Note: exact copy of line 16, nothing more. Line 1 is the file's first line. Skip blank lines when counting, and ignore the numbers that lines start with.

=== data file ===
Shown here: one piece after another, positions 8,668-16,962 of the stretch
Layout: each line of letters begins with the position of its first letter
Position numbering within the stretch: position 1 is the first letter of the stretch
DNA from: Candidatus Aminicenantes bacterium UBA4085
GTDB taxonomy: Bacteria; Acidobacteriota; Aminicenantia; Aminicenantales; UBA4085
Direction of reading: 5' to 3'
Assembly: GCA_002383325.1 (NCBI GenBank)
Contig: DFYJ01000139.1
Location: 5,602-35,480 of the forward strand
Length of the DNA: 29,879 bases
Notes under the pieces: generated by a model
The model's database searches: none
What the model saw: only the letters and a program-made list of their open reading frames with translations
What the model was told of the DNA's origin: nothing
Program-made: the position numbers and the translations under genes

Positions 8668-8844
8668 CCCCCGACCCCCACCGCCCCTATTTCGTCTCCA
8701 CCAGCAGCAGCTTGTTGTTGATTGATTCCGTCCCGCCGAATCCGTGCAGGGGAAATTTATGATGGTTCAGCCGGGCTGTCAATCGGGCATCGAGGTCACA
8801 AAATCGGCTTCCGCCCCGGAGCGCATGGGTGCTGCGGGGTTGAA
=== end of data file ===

Positions 8668-8844